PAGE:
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Discussion in 'B&W: Film, Paper, Chemistry' started by ronlamarsh, Jan 5, 2009.
I am uneducated in this but why is warmtone paper so much more expensive than neutral tone paper?
at first blush, volume of sales. Plus smaller sales means smaller batches of chemistry, which likely takes the same amount of labour to mix. coat, package, etc.
I also suspect to get the warm tone there imay be a side effect of more silver in the product.
I think the price difference is mainly due to the lower sales volume of warm tone papers. The manufacturer can't exploit economies of scale as much for this product. The overhead of making, distributing, and selling the product has fixed costs which are spread out over a smaller number of units.
As for the amount of silver in the product, well, maybe, maybe not.I don't think that there are many of us here with resources to determine that. I'm fairly sure that the differences are slight and don't come anywhere near the cost differential you see on the shelf. The main difference, I believe, is in the ratio of silver chloride to silver bromide in the emulsion and, in some brands, the off-white color of the paper base.
As others have said, volume. But I suspect that there are two other considerations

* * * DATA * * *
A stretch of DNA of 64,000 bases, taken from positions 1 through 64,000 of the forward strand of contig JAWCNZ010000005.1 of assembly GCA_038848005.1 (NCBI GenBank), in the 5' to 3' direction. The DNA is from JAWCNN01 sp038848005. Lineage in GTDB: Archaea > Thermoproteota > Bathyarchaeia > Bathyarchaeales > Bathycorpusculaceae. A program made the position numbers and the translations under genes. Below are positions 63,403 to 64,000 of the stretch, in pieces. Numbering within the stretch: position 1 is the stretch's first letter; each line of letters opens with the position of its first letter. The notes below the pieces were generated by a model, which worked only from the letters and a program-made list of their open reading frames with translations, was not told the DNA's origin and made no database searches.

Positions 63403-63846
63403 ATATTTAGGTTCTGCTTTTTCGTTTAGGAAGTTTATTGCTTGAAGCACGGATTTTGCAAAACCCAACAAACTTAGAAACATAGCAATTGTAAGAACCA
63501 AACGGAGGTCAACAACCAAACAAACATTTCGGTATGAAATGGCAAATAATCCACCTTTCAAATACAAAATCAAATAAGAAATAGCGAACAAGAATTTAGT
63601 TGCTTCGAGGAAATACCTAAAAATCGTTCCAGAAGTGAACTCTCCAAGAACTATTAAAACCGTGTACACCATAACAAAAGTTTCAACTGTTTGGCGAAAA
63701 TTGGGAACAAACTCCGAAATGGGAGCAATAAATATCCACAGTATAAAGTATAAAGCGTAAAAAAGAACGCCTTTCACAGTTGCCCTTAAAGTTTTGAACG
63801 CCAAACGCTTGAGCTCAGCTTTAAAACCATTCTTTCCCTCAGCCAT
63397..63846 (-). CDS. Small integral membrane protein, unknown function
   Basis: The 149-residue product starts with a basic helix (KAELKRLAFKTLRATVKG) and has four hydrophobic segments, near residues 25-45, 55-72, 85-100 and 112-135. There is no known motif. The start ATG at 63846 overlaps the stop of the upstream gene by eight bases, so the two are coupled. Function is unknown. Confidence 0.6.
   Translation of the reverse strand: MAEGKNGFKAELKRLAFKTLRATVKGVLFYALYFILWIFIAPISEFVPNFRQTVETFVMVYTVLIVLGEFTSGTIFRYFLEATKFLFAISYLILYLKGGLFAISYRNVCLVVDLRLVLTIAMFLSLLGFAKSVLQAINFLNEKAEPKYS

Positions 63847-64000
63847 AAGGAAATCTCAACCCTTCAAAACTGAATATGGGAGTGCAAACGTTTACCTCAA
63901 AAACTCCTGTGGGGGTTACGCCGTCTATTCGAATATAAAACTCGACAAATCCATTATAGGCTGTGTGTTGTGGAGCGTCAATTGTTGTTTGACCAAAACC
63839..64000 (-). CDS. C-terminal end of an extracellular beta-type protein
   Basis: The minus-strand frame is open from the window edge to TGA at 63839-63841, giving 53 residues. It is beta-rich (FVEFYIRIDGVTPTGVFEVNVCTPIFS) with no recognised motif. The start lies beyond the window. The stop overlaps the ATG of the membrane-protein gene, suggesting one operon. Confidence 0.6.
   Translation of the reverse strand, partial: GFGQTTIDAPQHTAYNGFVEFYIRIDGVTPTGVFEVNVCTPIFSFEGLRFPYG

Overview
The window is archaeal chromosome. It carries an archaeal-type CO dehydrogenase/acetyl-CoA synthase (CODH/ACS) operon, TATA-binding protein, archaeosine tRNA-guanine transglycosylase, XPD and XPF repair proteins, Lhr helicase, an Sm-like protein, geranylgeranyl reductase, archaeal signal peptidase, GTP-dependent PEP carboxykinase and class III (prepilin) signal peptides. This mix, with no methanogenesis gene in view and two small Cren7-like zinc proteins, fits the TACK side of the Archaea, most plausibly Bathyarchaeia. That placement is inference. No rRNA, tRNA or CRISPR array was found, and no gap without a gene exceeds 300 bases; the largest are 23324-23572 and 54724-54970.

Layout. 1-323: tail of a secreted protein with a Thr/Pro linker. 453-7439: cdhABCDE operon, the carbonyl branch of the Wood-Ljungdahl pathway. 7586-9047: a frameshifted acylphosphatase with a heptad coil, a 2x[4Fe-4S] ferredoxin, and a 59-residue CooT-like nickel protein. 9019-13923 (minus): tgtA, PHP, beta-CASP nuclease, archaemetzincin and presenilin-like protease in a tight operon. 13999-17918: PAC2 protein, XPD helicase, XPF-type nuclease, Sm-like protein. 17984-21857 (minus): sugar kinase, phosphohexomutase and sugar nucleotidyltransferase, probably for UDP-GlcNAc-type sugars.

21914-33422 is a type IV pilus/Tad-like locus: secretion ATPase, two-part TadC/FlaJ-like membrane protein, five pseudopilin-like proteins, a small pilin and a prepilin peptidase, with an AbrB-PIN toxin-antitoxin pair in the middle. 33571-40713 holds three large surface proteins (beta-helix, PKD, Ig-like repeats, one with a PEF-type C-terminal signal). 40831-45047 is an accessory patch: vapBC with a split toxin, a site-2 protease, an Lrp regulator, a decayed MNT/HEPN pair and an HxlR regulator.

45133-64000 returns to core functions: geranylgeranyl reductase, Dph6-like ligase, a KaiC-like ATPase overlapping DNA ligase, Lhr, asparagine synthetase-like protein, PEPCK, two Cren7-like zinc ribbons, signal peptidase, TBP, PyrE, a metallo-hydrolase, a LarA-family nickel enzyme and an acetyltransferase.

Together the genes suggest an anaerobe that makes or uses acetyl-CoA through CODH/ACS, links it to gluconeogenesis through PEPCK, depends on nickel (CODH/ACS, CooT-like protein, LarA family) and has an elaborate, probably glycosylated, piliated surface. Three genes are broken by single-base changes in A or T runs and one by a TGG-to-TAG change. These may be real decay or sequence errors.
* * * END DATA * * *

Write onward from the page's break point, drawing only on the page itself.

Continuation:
First, warm tone papers carry a sense of greater value and therefore can demand a higher place in the market. Think of it this way - you expect to pay a higher price for a Volvo than for its American Ford cousin because the Volvo has a market image of higher quality. The same consideration applies to photographic paper - if there is a market perception of higher value, then the manufacturer can command a higher price. Perception becomes its own reality, regardless of whether it is actually true.
Second, competition. How many papers are out there competing for a share of the warm tone paper market? If there are fewer competitors in a market space, the prices in that market will be higher. Conversely, if there are more competitors, prices will be lower.